The Director of Photography & Cinematographer
What makes a great Director of Photography? A DP must have the ability to conceptualize a shot and it’s part in a sequence and story, determine how it can best be captured, and then communicate that clearly to the rest of the camera, lighting and gaffer team - or just go ahead and shoot it himself where lean and mean is the nature of the project.
Of course, it’s essential to have an innate feel for composition, lighting, color, motion and focus. However I take that as a given in any professional who has been working in the same role for many years successfully.
When you have a high degree of expertise across several disciplines it can invite the question are you are actually a master of none and just a generalist? I consider myself to be very lucky as I’m an excellent Director, Cinematographer, Videographer, Editor and Colorist. I have made my living doing the first three of these for over twenty years, adding color grading in the last few years as a natural extension to my work as a DP. This breadth of skills makes me better at handling the many diverse demands put on the head of the camera department and right hand of the Director.
The nice thing about camerawork is that it isn’t a discipline where you can talk a great game but an unknown risk until you actually deliver. A decent selection of shots is going to tell anyone who sees them whether you have the eye or not. How these shots perform to create a program is going to demonstrate whether you are able to get shots. These shots must not be only attractive but also tell the right story and do so effectively. That’s good news for both of us because it means that you can run the little camera reel at the bottom of the page and make your own decisions. Along with this, the videos on other pages of this web site, and I don’t have to keep writing!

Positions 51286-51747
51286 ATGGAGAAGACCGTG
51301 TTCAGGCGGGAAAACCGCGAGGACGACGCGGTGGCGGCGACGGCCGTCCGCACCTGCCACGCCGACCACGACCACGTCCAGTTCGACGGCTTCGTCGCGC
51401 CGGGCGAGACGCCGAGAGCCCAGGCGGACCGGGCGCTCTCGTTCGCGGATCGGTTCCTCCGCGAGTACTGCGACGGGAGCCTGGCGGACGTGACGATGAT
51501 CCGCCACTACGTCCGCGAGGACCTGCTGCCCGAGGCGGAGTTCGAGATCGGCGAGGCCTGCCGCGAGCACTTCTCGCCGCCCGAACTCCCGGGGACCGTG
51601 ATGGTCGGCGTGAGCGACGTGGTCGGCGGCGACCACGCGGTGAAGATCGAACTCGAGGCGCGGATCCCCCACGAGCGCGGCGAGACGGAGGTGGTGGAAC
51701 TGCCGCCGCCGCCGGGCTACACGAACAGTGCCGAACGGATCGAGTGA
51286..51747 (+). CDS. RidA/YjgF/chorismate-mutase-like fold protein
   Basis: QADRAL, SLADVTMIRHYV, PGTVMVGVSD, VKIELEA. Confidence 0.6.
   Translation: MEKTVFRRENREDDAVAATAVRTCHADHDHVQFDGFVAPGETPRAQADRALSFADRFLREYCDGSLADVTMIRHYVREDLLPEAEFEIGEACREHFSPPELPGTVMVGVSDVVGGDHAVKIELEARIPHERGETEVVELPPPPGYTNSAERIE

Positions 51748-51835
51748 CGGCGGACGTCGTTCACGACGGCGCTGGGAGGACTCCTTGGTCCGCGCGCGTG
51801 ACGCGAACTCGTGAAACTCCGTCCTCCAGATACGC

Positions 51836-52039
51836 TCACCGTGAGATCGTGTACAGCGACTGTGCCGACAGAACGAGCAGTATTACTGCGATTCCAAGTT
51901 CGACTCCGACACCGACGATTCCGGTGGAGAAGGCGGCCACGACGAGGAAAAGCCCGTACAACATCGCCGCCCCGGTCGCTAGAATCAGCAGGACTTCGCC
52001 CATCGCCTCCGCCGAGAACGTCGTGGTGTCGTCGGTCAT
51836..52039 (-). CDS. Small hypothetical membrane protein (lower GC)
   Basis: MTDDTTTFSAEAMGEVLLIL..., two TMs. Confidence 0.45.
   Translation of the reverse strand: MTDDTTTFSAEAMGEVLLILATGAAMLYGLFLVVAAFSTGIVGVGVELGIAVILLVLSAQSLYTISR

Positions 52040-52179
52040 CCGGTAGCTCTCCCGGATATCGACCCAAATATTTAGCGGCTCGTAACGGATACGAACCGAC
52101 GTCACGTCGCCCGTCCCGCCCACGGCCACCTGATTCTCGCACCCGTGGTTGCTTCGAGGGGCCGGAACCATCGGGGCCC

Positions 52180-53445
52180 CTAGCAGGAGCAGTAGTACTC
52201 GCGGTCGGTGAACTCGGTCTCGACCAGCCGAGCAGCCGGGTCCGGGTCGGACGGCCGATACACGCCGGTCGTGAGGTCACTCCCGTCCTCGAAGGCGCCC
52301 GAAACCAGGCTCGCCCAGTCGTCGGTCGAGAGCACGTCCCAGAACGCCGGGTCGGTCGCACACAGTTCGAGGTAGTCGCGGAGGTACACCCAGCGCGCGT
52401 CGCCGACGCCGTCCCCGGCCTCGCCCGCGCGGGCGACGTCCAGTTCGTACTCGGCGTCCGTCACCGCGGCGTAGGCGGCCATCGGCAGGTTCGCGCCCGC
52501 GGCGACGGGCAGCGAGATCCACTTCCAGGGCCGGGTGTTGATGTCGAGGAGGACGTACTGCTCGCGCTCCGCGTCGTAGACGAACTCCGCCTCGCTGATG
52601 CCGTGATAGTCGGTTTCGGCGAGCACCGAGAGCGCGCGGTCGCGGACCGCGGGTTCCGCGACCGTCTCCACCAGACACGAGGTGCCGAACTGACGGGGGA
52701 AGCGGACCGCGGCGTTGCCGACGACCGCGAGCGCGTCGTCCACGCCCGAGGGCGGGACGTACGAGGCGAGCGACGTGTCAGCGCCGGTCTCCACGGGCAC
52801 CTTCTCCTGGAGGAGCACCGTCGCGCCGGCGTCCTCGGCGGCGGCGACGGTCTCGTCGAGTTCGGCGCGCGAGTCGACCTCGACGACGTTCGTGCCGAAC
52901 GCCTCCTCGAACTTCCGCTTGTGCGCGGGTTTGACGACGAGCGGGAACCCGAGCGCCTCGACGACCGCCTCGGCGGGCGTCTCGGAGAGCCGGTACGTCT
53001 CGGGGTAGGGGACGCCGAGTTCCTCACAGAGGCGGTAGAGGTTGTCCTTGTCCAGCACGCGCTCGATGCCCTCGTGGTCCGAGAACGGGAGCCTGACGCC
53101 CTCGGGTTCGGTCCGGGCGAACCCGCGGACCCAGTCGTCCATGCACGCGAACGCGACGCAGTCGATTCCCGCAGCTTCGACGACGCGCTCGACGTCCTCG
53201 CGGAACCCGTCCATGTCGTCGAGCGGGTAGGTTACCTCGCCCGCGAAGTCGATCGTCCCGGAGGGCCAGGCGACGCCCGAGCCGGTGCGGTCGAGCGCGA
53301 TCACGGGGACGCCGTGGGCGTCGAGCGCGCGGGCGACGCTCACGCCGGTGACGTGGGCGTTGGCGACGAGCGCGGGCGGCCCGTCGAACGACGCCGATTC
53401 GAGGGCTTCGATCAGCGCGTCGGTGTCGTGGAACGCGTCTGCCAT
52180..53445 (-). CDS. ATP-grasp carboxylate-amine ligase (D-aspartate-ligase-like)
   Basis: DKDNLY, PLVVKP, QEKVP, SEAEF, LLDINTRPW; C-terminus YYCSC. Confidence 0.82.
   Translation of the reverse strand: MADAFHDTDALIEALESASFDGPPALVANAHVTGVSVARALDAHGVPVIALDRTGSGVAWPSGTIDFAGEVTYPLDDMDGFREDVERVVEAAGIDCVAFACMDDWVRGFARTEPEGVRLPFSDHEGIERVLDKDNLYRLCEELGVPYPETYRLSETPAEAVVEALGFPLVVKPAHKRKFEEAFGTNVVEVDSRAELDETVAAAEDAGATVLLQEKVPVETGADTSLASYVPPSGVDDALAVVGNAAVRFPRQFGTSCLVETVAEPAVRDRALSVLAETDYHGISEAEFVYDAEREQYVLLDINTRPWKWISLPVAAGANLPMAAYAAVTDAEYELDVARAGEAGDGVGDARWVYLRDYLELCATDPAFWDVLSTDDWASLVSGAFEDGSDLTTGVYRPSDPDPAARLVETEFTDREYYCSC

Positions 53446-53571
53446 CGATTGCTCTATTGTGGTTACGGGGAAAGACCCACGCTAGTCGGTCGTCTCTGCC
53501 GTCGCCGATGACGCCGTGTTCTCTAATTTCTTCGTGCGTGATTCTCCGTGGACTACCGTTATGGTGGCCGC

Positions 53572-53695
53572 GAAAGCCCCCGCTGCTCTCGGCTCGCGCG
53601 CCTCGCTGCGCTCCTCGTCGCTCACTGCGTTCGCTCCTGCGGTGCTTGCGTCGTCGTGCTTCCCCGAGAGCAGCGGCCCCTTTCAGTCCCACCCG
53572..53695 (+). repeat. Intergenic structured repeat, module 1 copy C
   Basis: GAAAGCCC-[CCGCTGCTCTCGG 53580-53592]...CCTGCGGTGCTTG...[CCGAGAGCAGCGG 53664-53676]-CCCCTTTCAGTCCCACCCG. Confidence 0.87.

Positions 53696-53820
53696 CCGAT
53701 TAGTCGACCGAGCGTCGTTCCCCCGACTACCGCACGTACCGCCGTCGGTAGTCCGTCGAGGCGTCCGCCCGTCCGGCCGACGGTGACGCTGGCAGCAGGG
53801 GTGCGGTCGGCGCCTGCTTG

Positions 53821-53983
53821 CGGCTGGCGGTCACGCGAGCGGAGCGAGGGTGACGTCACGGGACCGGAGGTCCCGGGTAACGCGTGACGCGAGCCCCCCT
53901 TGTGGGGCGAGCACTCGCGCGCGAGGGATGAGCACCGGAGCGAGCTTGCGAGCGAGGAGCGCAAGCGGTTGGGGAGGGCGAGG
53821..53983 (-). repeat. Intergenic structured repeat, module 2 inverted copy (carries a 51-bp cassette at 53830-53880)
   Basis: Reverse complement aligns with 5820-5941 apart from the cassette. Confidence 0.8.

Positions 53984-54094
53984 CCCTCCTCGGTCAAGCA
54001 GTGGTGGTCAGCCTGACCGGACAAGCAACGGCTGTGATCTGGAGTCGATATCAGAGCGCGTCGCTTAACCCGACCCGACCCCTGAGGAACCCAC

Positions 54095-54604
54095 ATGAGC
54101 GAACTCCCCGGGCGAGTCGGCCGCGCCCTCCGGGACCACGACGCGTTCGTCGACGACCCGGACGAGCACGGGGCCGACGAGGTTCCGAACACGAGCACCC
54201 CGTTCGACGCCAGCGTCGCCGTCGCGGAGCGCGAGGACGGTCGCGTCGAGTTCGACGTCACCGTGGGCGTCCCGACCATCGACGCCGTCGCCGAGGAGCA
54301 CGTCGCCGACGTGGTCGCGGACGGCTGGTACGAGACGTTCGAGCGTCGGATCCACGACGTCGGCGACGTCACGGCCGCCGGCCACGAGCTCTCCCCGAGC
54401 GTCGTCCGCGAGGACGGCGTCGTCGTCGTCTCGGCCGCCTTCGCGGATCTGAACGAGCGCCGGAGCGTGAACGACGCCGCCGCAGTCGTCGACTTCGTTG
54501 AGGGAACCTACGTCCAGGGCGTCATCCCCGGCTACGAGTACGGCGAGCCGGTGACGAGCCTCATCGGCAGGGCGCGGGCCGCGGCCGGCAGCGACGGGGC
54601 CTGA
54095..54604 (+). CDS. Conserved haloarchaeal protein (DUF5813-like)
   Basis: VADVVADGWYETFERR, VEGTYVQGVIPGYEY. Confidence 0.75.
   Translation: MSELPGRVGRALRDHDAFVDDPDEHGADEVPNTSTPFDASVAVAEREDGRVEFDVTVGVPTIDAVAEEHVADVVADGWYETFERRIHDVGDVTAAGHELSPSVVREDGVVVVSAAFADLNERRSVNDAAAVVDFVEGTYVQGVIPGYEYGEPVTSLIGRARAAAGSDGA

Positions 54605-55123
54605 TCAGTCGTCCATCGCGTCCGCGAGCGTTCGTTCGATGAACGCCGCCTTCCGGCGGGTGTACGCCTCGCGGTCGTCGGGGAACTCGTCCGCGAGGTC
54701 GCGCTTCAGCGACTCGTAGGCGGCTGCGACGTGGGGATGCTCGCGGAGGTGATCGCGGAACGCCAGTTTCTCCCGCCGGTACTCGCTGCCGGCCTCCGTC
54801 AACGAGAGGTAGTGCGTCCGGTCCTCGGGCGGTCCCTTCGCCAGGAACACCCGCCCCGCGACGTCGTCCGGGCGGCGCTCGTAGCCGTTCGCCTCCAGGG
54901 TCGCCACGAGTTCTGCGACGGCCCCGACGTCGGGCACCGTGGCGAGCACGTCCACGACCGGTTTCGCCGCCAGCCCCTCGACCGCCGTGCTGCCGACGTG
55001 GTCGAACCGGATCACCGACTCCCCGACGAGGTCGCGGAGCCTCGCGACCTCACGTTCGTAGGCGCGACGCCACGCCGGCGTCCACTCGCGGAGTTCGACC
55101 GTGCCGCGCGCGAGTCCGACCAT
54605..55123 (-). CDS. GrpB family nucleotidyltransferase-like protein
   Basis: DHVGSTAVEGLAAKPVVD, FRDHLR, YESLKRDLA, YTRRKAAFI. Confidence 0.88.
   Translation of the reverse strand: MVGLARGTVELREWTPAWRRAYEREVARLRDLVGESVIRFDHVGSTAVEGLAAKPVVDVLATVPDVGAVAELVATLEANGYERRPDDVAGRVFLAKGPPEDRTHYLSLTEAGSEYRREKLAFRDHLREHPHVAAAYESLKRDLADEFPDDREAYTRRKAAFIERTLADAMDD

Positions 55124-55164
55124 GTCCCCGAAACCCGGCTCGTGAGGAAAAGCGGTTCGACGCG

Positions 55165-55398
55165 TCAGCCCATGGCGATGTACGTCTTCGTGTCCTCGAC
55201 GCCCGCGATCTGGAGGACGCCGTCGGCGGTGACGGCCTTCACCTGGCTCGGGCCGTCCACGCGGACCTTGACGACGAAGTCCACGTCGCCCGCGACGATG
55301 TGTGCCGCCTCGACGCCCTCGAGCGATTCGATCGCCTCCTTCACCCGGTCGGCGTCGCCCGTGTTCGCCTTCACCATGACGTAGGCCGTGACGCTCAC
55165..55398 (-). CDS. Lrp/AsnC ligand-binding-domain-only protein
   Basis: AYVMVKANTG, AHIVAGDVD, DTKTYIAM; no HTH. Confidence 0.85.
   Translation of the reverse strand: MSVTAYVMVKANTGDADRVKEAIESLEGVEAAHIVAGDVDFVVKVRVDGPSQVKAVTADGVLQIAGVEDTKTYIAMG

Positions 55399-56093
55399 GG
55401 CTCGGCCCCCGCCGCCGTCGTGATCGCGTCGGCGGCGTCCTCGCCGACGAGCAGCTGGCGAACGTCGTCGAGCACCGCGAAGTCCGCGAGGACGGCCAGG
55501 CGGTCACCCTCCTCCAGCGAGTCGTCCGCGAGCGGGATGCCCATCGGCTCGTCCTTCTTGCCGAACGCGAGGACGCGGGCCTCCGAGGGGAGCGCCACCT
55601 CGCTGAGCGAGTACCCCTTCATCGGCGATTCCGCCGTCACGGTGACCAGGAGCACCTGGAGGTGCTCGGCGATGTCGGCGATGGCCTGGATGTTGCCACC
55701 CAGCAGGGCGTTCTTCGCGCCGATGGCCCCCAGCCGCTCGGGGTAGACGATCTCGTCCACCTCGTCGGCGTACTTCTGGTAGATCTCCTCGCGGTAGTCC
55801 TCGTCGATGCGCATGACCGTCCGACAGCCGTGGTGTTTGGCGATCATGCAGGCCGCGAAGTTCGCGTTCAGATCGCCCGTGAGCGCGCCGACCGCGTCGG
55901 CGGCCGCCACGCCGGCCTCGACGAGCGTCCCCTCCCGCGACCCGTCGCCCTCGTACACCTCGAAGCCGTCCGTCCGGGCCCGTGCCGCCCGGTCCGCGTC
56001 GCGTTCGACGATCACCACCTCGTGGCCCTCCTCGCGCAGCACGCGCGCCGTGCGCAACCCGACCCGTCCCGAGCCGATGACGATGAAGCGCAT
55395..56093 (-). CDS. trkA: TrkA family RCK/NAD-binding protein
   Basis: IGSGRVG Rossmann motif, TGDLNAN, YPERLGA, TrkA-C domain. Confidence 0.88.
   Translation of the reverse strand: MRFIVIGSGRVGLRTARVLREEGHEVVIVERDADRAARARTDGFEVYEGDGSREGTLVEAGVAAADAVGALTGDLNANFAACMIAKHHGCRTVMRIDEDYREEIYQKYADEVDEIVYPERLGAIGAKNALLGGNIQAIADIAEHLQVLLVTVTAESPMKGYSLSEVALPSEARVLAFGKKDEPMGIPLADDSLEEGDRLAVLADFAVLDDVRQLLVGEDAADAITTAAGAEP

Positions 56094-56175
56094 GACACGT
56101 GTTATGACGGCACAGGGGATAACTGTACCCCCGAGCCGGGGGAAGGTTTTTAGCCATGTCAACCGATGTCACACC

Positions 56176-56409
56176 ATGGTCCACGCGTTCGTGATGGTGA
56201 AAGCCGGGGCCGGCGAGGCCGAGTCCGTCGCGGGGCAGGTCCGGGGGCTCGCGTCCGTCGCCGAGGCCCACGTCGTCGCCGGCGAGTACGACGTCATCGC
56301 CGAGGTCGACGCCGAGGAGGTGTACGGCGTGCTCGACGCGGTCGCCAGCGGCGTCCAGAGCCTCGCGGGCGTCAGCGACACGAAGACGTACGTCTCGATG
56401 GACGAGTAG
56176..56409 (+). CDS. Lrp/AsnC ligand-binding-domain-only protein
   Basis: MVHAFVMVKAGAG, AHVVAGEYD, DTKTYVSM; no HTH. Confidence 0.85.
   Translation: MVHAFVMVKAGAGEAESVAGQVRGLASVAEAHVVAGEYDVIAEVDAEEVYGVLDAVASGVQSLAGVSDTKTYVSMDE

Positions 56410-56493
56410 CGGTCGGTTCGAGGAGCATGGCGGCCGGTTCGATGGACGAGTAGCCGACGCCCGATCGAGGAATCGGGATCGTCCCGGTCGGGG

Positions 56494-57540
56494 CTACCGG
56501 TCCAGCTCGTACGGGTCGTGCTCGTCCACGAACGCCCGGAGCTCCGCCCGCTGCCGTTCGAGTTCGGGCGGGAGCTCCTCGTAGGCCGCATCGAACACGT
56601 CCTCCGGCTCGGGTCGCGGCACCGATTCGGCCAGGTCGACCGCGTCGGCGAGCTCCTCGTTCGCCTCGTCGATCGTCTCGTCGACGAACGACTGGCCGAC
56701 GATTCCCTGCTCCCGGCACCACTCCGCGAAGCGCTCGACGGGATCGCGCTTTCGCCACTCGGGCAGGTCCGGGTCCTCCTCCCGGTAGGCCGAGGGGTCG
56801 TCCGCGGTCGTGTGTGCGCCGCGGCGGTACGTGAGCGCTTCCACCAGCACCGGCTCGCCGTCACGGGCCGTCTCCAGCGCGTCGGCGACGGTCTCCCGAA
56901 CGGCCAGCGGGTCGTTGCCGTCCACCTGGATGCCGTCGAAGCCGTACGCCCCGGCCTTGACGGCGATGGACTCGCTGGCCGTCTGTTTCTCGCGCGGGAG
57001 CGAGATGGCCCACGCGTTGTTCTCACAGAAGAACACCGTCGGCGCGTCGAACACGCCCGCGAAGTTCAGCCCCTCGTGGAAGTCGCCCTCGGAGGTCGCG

One aside, Chris Layhe and CLAi have been known as a heavyweight RED production and post-production player in the San Francisco Bay and Los Angeles areas for the past eight or nine years – from the very earliest days of digital cinema cameras and post. We still shoot with our own 6k RED Dragon camera and mass of add-ons, and bring in the 8k RED Helium when required, and will continue to do so, as well as fostering our great relationships with other RED users in the RED community.
But in those last nine years other cameras have come along that have similar capabilities, in some cases better, and they are simply the right choice for some projects. Recognizing that, along with changes in the way videos and films are created today, I have moved away from only owning RED cameras and their post-production systems, and added brands like Arri Alexa to my in house arsenal.
Our Equipment page tells a fuller story, but after a mass of interviews with others in the industry and our current and potential clients, we came to recognize three scenarios.
Interviews and narrative shooting of people in controlled situations, where part of the brief is to make them look as good/natural as possible. Shoots of a wide variety of situations, particularly documentary and corporate film, where quality and flexibility of image is key. Shoots where speed and access are more important than ultimate image quality.
My goal is always to be able to bring in the right gear for every project as either a DP leading a full camera team or a solo Cinematographer and Videographer, and to own what is necessary to ensure quality and availability, and flexibility on budget. The solution is to have three levels of equipment available in-house.